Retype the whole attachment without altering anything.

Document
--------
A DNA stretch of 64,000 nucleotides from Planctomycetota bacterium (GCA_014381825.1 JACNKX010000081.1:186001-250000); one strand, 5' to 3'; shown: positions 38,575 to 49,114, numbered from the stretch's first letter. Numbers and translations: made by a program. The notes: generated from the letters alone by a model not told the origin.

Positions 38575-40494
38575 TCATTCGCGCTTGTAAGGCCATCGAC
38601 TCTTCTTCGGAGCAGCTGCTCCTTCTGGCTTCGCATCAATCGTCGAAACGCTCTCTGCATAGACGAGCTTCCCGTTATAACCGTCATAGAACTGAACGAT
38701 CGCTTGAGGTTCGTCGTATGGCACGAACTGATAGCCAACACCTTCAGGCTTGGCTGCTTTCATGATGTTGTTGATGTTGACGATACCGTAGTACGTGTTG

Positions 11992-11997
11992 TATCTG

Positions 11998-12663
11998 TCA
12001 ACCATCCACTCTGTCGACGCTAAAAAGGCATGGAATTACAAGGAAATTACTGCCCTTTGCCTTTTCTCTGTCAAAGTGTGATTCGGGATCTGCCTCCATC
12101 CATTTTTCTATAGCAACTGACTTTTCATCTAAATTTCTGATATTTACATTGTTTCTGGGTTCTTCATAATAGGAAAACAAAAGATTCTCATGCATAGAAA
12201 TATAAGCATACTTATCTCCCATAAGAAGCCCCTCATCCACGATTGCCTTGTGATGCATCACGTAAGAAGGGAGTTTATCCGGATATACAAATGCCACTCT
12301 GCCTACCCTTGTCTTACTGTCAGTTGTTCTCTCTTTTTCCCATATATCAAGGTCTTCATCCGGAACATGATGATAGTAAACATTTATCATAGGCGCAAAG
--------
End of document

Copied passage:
A DNA stretch of 64,000 nucleotides from Planctomycetota bacterium (GCA_014381825.1 JACNKX010000081.1:186001-250000); one strand, 5' to 3'; shown: positions 38,575 to 49,114, numbered from the stretch's first letter. Numbers and translations: made by a program. The notes: generated from the letters alone by a model not told the origin.

Positions 38575-40494
38575 TCATTCGCGCTTGTAAGGCCATCGAC
38601 TCTTCTTCGGAGCAGCTGCTCCTTCTGGCTTCGCATCAATCGTCGAAACGCTCTCTGCATAGACGAGCTTCCCGTTATAACCGTCATAGAACTGAACGAT
38701 CGCTTGAGGTTCGTCGTATGGCACGAACTGATAGCCAACACCTTCAGGCTTGGCTGCTTTCATGATGTTGTTGATGTTGACGATACCGTAGTACGTGTTG

Positions 11992-11997
11992 TATCTG

Positions 11998-12663
11998 TCA
12001 ACCATCCACTCTGTCGACGCTAAAAAGGCATGGAATTACAAGGAAATTACTGCCCTTTGCCTTTTCTCTGTCAAAGTGTGATTCGGGATCTGCCTCCATC
12101 CATTTTTCTATAGCAACTGACTTTTCATCTAAATTTCTGATATTTACATTGTTTCTGGGTTCTTCATAATAGGAAAACAAAAGATTCTCATGCATAGAAA
12201 TATAAGCATACTTATCTCCCATAAGAAGCCCCTCATCCACGATTGCCTTGTGATGCATCACGTAAGAAGGGAGTTTATCCGGATATACAAATGCCACTCT
12301 GCCTACCCTTGTCTTACTGTCAGTTGTTCTCTCTTTTTCCCATATATCAAGGTCTTCATCCGGAACATGATGATAGTAAACATTTATCATAGGCGCAAAG